And CBD, a powerful anti-inflammatory and anti-oxidant, also increases gamma-aminobutyric acid, or GABA, an inhibitory neurotransmitter that produces a calming effect when amplified. But study outcomes are still largely inchoate, marked by small sample sizes, narrow methodological controls and contradictory findings.
Although 29 states have legalized medical or recreational cannabis since 1996, the federal government continues to officially prohibit the drug and has done little to facilitate research into its medicinal potential.
Despite the limited research, many scientists have recently shifted focus from THC to CBD—even if many patients have not—says Marcel Bonn-Miller, a psychology and psychiatry professor at the University of Pennsylvania's Perelman School of Medicine.
“Think of CBD as a shotgun. It hits so many receptors that people are still trying to understand it,” Bonn-Miller explains. “If you want to actually treat PTSD, most of the evidence is pointing toward CBD. But most people with PTSD are gravitating toward [marijuana] products with high THC levels, which may help in the short-term but are likely to worsen their symptoms over time.”
Bonn-Miller and psychiatrist Sue Sisley, a former professor at the University of Arizona College of Medicine, are trying to address these issues. Using cannabis provided by the federal government and a protocol approved by the U.S. Food and Drug Administration, they are leading the first-ever randomized control trial on the efficacy of marijuana for PTSD.
The study, funded with a nearly $2.2-million grant from the Colorado Department of Public Health and Environment, is examining four different strains of cannabis in treatment-resistant military veterans: a high-THC batch, a high-CBD batch, a blend with equal concentrations of THC and CBD, and a placebo control. Sisley notes that a key hallmark of PTSD is insomnia, usually blamed on nightmares and flashbacks—and that if cannabis can help veterans initiate sleep and stay asleep, that is a victory in itself.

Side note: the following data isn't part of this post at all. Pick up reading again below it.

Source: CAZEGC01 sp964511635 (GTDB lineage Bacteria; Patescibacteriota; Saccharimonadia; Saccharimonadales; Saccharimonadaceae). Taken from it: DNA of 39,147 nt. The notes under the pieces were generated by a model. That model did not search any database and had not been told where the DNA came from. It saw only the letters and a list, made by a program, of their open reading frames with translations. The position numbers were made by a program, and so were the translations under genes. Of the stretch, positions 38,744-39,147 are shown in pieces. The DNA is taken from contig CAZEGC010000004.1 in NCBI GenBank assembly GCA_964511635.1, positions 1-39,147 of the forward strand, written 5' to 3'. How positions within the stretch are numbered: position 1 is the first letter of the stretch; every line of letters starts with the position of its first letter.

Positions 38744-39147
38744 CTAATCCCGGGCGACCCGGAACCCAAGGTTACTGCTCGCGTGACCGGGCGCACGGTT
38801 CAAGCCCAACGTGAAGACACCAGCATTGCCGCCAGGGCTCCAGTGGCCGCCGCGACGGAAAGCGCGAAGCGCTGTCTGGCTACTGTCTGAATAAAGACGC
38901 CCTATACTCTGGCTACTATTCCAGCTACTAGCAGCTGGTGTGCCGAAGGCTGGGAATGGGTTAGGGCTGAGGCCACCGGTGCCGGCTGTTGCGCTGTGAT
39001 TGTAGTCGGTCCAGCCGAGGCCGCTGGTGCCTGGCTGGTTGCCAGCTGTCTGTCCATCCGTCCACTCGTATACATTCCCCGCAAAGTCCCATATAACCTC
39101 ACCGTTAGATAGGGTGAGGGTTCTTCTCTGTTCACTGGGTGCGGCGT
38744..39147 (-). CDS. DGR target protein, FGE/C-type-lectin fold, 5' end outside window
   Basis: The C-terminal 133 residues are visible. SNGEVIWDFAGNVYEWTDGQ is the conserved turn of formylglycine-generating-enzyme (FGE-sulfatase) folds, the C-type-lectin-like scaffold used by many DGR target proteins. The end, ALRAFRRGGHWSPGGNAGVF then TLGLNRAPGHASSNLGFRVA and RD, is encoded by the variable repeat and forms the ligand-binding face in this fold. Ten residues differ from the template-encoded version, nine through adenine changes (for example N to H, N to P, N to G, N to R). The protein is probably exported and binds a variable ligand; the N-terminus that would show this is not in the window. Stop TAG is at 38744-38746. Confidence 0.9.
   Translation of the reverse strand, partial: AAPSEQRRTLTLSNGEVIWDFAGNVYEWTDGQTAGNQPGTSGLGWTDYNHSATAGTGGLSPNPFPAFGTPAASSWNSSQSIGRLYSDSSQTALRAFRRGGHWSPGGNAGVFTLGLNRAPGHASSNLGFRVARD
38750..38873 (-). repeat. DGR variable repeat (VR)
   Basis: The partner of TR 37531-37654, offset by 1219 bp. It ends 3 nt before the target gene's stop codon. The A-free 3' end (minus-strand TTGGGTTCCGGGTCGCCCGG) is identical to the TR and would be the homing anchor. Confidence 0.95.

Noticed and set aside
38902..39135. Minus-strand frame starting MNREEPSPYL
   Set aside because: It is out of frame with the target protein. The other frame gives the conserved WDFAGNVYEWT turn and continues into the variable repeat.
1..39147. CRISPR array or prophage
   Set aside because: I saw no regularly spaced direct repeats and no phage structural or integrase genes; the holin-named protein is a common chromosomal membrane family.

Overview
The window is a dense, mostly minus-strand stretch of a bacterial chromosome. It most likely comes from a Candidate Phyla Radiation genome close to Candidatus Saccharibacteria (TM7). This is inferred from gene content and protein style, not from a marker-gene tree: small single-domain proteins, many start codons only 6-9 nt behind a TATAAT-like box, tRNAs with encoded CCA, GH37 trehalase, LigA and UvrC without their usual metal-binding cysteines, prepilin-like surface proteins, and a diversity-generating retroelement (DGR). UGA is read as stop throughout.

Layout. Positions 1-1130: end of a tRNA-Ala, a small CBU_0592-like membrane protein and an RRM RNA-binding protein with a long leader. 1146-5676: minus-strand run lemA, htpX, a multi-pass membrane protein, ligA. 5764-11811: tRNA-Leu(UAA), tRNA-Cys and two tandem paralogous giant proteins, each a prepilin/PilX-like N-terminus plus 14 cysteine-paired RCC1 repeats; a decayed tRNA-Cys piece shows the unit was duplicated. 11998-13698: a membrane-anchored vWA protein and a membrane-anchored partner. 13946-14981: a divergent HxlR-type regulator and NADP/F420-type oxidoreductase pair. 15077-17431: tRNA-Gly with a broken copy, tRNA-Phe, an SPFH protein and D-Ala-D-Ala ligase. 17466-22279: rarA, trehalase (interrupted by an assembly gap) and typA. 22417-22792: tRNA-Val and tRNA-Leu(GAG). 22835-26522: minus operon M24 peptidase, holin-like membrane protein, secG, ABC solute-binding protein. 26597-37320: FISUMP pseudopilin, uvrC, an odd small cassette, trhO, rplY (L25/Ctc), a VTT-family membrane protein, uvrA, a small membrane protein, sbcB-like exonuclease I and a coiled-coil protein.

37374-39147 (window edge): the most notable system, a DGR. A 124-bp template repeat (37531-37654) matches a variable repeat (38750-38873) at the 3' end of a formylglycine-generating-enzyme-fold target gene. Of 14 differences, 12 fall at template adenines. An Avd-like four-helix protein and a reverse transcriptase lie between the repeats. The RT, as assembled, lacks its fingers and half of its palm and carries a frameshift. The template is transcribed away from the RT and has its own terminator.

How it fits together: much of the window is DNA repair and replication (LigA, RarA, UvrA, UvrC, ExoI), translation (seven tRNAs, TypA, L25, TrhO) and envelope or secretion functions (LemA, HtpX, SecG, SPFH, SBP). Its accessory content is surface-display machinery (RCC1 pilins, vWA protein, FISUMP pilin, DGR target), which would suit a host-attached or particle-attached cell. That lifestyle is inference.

"Until we unblind and analyze all the data, we can’t make any conclusions,” Sisley says, referring to the Arizona study. “But I can tell you that we have had almost 30 veterans who have completed the 10-week protocol and the study is progressing well.”
Bonn-Miller is also the principal investigator in an observational study on 150 PTSD patients in Denver, Colorado, funded by a grant from the University of Pennsylvania. Half of the subjects will use cannabis obtained from a dispensary, and half will not consume cannabis.
Bonn-Miller is tracking participant symptoms over the course of a year—with assessments at three, six, nine and 12 months—while scientifically testing the cannabis that users choose to consume, to determine if there are certain cannabinoid concentrations that are more helpful than others for mitigating PTSD symptoms.
The only criteria is that participants acquire their cannabis from local dispensaries, so that researchers can easily test it. What most interests Bonn-Miller is that some participants may switch groups—some non-users at the start of the study may begin using cannabis, and previous users may stop.
This will allow Bonn-Miller to examine the changes that cannabis use produces in PTSD symptoms in real time. “It's early. We really don't understand the mechanisms of action that well at this point,”
Bonn-Miller says of marijuana’s pharmacology, before underlining what he sees as the plant's medical potential: “Something that can reduce seizures, improve anxiety and also reduce inflammation,” he says. “All in the same drug!”